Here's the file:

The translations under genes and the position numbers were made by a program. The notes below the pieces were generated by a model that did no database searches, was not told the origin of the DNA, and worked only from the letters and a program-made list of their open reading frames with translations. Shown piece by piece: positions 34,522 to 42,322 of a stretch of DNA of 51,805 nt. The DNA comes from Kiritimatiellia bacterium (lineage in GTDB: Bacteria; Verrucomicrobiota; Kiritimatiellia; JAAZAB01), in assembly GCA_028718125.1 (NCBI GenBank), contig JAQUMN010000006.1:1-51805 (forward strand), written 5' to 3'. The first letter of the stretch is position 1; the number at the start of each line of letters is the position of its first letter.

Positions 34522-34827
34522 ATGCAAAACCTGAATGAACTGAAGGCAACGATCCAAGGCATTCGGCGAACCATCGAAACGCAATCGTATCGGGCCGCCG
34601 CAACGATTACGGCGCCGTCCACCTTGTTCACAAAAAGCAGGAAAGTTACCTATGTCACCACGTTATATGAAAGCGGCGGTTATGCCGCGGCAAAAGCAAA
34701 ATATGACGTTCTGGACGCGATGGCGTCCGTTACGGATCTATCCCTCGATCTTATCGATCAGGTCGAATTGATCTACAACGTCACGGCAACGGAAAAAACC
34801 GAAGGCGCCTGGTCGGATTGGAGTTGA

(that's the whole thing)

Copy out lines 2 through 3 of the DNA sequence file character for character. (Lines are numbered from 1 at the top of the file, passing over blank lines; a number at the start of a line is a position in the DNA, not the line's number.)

Positions 34522-34827
34522 ATGCAAAACCTGAATGAACTGAAGGCAACGATCCAAGGCATTCGGCGAACCATCGAAACGCAATCGTATCGGGCCGCCG